A new information communication revolution based on 5G networks will deliver high-speed data for phone, Internet, and television content transmission and much more. Developing technologies such as the Internet of Things and artificial intelligence will count on the coming of 5G to achieve their potentials. No true 5G networks exist yet, despite advertising claims by some companies. Current “pre-5G” networks are enhanced 4G LTE technology. The 5G standard isn’t even totally defined, but that doesn’t mean progress is slowing. Standards definition ownership issues occurred with 2G, 3G, and 4G as well. What matters is within a few years we’ll all have the ability to live, work, and play with a communications and information network with maximum speeds eventually measured in the tens of gigabits per second. The Internet and the world wide web took much of the world by surprise and changed almost everything, but 5G’s potential is already being savored by leaders in many fields, with health care at the top of the list.

Qualcomm Technologies commissioned a paper, “5G Mobile: Impact on the Health Care Sector,” written by David J. Teece,  Professor and  Global Business Faculty Director at U.C. Berkeley‘s Haas School of Business Tusher Center for The Management of Intellectual Capital. Teece identified five ways 5G will change healthcare. Continuous sensor monitoring and data processing will increase effectiveness. Predictive analysis of data closer to the patient will aid preventative medicine. 5G will boost business transformation from fee-for-service to outcome-based models. Remote diagnosis and imaging, including support for virtual reality, will benefit medical care delivery. And finally, 5G will result in “improved state-of-the-art” in health care from the proliferation of data, analysis, and the learnings from both.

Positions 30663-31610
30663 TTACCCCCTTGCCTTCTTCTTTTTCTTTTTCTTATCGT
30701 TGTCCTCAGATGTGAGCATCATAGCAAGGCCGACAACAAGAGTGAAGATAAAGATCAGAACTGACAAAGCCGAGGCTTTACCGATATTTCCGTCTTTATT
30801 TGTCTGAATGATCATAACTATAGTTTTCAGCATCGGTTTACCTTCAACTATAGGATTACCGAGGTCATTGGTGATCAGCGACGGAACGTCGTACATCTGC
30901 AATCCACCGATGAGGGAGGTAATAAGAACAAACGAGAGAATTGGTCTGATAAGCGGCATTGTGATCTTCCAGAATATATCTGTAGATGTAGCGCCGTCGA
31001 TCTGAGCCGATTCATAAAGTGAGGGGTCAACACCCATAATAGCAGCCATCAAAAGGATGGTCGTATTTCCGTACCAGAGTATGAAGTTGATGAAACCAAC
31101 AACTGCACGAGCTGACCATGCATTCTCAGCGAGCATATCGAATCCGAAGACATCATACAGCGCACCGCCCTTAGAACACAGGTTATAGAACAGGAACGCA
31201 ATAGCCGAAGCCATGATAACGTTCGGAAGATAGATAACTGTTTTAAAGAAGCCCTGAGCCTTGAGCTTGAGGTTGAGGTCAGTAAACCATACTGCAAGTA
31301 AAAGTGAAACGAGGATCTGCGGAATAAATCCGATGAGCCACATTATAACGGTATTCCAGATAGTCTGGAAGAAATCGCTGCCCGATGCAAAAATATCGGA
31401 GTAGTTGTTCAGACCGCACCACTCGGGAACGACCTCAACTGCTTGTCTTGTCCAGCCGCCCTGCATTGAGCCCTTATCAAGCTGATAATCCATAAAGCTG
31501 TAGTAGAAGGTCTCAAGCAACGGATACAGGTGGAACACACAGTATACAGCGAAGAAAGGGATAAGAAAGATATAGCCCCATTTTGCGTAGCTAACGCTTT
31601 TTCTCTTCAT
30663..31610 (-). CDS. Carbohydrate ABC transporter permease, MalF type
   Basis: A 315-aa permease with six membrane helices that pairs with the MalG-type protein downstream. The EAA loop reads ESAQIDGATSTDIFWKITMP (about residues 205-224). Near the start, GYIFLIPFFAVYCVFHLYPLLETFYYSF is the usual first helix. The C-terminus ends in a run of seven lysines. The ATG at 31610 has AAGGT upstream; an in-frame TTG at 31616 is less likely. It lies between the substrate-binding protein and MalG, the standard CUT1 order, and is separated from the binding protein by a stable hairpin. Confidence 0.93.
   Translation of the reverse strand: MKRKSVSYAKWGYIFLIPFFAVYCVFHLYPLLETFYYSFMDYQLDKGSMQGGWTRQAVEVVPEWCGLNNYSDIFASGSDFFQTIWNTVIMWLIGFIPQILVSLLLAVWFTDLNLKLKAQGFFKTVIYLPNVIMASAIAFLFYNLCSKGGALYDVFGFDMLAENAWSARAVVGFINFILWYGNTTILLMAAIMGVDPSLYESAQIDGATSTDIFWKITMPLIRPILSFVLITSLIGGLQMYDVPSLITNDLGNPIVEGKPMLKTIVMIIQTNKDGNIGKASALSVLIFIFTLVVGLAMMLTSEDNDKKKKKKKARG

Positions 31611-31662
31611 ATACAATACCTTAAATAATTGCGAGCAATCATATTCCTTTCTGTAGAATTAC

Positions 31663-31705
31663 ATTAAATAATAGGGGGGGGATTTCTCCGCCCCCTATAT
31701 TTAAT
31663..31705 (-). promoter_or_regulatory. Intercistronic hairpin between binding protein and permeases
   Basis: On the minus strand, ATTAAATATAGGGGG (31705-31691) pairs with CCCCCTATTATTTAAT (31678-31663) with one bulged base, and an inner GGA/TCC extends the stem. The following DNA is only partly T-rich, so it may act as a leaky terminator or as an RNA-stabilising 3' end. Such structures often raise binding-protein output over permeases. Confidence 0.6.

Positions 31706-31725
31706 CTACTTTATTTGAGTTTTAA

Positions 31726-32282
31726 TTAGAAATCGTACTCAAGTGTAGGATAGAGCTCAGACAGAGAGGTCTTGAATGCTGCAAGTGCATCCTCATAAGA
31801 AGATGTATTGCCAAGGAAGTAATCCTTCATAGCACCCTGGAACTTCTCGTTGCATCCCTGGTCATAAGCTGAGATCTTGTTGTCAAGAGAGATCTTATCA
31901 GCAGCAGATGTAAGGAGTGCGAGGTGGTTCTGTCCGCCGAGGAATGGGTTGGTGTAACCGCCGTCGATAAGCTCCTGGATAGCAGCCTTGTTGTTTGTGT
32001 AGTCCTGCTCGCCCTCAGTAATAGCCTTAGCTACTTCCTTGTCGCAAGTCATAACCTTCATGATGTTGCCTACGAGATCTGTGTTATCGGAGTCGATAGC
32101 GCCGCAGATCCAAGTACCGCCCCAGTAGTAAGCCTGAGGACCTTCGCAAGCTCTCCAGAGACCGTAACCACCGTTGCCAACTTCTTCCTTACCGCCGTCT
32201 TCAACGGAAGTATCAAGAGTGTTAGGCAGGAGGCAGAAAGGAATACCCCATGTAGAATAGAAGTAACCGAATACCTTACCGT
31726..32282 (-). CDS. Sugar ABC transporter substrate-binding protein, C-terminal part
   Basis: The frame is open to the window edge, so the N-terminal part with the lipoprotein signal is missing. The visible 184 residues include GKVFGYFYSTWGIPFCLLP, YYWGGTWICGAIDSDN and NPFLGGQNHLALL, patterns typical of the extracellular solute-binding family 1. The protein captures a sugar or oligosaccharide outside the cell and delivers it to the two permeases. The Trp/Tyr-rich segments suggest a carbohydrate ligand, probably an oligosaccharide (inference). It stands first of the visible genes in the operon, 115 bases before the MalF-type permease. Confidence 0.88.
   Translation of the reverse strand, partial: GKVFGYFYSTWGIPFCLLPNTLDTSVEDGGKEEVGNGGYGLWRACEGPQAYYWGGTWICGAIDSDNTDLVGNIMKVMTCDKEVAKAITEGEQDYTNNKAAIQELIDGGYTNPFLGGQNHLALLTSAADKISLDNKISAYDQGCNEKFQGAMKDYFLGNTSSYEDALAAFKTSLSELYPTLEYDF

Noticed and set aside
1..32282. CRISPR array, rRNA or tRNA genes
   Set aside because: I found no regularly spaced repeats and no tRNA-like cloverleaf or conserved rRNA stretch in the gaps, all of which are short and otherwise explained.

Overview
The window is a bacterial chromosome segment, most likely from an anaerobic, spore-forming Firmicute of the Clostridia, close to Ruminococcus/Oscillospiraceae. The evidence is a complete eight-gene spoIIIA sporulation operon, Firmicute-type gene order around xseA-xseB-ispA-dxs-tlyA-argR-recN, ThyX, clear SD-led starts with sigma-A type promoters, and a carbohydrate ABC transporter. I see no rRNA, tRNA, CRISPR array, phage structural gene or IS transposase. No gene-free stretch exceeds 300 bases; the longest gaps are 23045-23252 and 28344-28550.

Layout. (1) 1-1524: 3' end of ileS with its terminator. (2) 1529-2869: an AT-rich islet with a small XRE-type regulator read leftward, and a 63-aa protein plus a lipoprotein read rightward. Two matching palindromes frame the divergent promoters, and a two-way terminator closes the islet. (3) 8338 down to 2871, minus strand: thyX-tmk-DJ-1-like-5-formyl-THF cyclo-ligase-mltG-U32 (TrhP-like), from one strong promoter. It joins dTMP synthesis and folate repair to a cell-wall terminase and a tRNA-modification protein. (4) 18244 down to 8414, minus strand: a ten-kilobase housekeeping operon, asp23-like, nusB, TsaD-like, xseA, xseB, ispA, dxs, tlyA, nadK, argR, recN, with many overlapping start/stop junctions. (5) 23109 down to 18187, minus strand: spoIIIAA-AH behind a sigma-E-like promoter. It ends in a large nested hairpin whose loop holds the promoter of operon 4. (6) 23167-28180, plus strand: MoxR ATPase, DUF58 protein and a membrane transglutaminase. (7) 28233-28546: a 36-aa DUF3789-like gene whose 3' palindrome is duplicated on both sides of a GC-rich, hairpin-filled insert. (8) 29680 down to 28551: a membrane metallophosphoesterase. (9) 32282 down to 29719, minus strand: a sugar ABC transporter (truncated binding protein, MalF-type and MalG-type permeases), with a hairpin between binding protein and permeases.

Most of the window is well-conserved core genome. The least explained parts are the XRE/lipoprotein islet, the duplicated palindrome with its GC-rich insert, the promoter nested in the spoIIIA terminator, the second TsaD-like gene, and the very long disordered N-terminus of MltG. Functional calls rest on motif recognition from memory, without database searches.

It’s wise not to spend a dollar before you earn it or to make real-world decisions based on hyperbolic projections. Getting ready for 5G empowerment, however, is not only wise, but it’s also strategic, practical, and, in a world where health care cost burdens threaten national economies, an ethical imperative.